Vinyl gasket material.  That's what came next.  It's the stuff that is used to seal the edges of doors and windows.  I unhinged the sides of my molds, cut the gasket to length and then forced the hinges back on.  It was messy looking and ill fitting, and utterly horrible. But...I was going to give it a water test any way.  As expected, water poured out faster from my mold than ever before. The side boards were just elevated too far to make a tight seal with the bottom.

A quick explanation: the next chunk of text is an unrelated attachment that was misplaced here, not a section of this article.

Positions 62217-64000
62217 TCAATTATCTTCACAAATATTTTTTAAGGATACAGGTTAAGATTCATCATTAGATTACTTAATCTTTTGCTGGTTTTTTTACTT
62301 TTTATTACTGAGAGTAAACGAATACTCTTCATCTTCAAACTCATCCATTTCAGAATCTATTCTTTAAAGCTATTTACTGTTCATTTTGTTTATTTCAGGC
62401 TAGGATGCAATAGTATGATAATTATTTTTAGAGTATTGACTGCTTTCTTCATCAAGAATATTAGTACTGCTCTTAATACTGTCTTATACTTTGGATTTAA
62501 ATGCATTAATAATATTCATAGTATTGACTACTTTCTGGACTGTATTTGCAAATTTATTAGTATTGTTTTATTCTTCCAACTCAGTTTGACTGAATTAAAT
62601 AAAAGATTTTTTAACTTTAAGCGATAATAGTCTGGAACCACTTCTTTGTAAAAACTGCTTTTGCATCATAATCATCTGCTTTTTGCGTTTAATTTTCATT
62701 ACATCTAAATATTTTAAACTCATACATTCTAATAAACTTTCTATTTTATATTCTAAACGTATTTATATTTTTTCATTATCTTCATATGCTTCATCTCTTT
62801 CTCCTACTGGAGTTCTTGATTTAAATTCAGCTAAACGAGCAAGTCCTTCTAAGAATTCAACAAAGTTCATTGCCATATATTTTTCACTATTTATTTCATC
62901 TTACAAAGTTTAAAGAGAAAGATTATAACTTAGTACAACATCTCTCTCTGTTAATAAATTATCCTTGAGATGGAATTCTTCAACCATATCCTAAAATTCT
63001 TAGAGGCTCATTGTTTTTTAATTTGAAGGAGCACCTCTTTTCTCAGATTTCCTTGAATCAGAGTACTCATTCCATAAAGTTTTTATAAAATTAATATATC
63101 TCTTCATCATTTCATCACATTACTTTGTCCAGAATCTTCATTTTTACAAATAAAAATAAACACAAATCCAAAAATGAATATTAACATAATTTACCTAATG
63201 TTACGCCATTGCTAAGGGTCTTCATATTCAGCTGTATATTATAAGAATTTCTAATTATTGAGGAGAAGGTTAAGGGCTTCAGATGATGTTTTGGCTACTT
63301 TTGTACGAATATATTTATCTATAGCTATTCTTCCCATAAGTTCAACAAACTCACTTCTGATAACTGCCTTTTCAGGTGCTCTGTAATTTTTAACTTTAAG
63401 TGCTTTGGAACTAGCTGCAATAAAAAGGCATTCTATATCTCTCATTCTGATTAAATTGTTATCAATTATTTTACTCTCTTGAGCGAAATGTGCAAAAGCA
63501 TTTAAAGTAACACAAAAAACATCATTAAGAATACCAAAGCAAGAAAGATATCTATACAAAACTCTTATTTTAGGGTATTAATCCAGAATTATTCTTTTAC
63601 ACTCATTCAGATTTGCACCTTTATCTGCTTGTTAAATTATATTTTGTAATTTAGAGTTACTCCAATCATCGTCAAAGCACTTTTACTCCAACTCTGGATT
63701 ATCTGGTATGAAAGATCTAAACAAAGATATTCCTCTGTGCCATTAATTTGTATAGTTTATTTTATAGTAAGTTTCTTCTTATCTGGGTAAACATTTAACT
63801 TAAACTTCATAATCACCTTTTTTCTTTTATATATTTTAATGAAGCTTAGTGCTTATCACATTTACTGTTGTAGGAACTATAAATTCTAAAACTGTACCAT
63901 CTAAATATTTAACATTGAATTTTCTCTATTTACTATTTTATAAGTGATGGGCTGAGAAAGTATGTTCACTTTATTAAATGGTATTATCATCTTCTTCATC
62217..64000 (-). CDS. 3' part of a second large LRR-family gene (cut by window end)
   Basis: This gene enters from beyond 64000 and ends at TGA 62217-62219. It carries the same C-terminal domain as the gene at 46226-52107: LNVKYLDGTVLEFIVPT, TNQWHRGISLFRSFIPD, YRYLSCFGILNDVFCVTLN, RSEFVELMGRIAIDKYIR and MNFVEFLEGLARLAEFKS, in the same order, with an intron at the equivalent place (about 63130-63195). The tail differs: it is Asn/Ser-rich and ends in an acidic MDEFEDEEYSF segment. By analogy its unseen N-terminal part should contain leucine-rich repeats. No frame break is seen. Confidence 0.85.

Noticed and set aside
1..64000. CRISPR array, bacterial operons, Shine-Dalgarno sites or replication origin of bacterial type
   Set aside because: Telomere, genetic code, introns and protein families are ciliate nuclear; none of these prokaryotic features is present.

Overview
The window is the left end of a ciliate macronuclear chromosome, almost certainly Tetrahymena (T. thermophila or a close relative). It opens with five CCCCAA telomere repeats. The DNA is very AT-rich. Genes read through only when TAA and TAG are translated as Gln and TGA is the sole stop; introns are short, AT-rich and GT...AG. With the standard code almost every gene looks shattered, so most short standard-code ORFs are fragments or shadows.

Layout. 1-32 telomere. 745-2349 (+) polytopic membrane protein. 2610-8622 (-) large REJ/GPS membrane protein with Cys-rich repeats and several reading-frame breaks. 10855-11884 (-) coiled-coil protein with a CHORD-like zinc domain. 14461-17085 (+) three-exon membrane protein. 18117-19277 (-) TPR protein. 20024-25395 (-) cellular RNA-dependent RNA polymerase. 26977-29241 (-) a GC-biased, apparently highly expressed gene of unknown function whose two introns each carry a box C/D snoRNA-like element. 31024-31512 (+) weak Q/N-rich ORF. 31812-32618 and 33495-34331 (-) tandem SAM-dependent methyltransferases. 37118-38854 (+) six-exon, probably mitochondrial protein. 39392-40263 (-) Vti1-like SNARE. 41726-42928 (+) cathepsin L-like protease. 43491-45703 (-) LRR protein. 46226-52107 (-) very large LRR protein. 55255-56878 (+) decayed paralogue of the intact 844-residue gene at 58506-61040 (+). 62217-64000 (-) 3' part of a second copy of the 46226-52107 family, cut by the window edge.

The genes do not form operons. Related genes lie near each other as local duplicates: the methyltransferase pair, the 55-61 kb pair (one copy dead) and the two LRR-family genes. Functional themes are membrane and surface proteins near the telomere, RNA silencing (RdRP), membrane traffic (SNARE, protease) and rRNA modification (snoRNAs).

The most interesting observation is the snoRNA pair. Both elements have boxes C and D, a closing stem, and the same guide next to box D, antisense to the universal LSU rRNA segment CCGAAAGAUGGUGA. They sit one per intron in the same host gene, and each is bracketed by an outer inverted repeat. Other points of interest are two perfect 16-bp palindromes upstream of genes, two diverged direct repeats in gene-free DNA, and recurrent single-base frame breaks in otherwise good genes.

Once again, I ran crying to the forums. This time, my peers suggested just going for the soap.  That my problem may simply be that soap is more viscous than water and will do just fine, where the water keeps pouring out.  I haven't taken up that challenge yet.  The first step will be putting my mold back together minus the gasket material.  I'm extremely nervous about pouring hot caustic liquid into the thing and having it run out all over my kitchen. This could turn out to be a complete disaster, but I guess I'll never know until I try it.

What about you?  Have you ever had a project turn out so horribly wrong that there was no way to salvage it?